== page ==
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Rubber prices are the lowest they have been in five years and domestic tyre manufacturers have undoubtedly profited from this dip. Natural rubber is the key ingredient in a tyre. Indian tyre companies’ stocks have gained with the falling numbers of the Tokyo Commodity Exchange rubber contract and consequently clocked strong margins. The glut is due to subdued demand from China, the world’s largest importer, and excessive supply. Tyre makers could profit from lower material costs as the domestic rubber prices in the last quarter of the FY12–13 were 7 percent lower.
India is the world’s fifth largest producer of natural rubber. George Valy, president of the Indian Rubber Dealers' Federation said, "Tyre companies are consistently importing natural rubber as it’s cheaper in the world market. Higher imports are putting pressure on local prices." A year-on-year comparison indicates an 80 percent increase in the import of rubber in April–May of 2013–2014, whereas India’s exports were a dismal 40 tonnes, a drop of 98 percent when compared with the same period in 2013–14. The figures showed a drop in the production of natural rubber as well.
Major producers of rubber such as Thailand, Indonesia and Malaysia have held on to their stocks in the hope of reviving the nose-diving prices. These major players are looking to offload their stockpiles before the season starts. A senior analyst with Geojit Comtrade, Hareesh V stated, “This development hit both international and Indian rubber prices. Both TOCOM and India prices were at 4,5 year lows. However, Thailand later rolled back its decision following which the prices made a slight recovery.” He added: “By mid-June prices may recover to Rs 150 ($2,50) levels and by July it can further move up to Rs 160–162 ($2,69) per kg. But lower demand from automotive and non-automotive sectors will cap the prices at that level. Further, the subdued international prices will force consumers to import rubber.” Even with the 20 percent tax on imported rubber, it is still 15 percent cheaper than what is being sold locally. The Kerala farmers are not willing to release their stocks until the prices go up. Yields have also fallen below expectations and these growers expect better output post monsoon. Farmers are under severe financial strain and many are switching to the cultivation of other crops. The secretary of the Association of Planters of Kerala, Ajith BK, said, “The present trend in imports suggests that, in this financial year 2014–15, the import may exceed the financial year 2013–14. In the month of May alone, the import is approximately 33% more than that in the same month of last fiscal.”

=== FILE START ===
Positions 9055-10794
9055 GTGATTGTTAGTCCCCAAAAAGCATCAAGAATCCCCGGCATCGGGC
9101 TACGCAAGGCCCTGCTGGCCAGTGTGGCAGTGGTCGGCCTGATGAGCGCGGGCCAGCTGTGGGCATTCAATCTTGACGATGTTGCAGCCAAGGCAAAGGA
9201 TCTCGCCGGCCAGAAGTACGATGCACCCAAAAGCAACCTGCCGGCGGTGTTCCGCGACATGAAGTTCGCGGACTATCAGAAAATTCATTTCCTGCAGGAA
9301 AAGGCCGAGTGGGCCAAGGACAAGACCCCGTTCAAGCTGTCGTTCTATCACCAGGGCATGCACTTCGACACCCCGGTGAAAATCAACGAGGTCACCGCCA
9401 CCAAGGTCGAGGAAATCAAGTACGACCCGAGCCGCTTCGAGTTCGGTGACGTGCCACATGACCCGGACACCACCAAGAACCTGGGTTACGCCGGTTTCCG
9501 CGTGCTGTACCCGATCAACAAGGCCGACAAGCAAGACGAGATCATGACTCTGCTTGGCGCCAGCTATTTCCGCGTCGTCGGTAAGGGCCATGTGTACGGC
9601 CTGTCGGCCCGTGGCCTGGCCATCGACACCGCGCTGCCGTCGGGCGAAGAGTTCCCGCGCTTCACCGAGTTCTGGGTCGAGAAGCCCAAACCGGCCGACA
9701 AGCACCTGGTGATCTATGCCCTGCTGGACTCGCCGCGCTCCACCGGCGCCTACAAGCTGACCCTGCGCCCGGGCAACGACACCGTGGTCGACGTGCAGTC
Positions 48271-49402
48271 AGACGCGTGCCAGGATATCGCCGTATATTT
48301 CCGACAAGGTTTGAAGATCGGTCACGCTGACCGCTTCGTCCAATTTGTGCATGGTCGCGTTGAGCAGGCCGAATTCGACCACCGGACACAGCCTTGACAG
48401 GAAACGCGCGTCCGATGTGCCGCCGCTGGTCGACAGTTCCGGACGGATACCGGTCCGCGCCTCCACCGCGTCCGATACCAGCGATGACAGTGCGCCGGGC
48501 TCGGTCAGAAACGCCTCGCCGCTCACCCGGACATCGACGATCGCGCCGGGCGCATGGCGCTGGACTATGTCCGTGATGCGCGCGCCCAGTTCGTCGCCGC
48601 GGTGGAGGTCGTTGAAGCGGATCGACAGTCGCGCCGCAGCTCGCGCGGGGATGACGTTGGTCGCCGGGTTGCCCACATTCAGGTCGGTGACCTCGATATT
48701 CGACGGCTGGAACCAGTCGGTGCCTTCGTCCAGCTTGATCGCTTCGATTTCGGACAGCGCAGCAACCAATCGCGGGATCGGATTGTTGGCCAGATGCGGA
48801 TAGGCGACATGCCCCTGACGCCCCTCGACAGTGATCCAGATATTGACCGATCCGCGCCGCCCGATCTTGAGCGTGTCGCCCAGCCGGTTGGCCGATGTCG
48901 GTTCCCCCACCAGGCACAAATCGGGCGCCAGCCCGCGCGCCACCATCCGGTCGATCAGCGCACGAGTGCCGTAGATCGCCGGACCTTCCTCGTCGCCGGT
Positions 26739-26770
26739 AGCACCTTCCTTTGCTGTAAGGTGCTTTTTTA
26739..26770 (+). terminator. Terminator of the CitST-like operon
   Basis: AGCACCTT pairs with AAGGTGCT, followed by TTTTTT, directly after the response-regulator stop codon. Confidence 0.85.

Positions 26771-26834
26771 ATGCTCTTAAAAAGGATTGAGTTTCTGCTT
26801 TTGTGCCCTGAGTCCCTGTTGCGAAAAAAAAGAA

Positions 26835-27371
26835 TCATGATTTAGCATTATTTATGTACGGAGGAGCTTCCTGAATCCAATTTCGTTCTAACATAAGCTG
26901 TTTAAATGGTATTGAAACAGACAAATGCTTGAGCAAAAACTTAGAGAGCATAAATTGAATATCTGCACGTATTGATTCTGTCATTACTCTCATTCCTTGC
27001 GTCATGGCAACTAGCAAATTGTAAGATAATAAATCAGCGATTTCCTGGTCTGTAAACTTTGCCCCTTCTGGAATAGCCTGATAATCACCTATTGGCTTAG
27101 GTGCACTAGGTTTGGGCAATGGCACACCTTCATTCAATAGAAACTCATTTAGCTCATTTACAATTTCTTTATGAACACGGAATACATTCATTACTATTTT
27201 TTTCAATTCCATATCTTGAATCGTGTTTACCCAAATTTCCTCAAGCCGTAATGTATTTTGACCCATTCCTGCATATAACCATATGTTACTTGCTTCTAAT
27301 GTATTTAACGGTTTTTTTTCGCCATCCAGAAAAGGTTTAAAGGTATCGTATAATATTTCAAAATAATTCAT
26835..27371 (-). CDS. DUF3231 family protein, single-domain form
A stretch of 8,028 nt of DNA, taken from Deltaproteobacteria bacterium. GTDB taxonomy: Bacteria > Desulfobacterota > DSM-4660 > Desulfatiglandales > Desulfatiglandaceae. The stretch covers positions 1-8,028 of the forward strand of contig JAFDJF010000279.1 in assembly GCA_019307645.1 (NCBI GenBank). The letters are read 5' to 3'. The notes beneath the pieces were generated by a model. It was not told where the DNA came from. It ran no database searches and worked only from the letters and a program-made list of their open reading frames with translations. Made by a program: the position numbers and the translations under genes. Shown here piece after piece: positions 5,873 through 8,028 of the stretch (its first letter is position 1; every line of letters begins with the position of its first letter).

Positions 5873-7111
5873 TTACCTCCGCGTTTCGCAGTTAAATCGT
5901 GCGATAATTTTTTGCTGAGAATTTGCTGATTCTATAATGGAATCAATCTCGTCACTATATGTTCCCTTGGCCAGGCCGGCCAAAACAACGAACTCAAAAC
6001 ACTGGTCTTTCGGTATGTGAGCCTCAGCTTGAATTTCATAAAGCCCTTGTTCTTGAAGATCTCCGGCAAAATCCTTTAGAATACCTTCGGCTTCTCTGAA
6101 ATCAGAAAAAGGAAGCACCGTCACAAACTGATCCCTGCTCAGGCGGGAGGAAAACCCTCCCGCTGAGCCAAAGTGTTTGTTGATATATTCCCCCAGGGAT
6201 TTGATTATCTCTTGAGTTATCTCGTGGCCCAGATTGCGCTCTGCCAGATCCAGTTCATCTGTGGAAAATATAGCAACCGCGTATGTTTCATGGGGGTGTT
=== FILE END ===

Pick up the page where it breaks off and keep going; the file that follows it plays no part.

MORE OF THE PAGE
Analysts do not expect a rebound in prices any time soon. The commodity price line will reflect the disparity in demand and supply. With the tyre manufacturers being the primary consumers of rubber in India, they are likely to reap the benefits of the local and overseas price mismatch. Alex Mathews, Research Head, Geojit BNP Paribas Financial Services Ltd., spoke out saying, "Tyre companies are getting as much rubber as they need at a lower price. Their margin can rise by 10 to 15 percent if rubber prices stay at the current level." In early June, tyre stocks on the BSE rallied – Ceat India, MRF Ltd, Apollo Tyres, JK Tyre & Industries, and Dunlop India rose 4.5 percent, 2.2 percent, 2 percent, 2.1 percent, and 4.9 percent, respectively.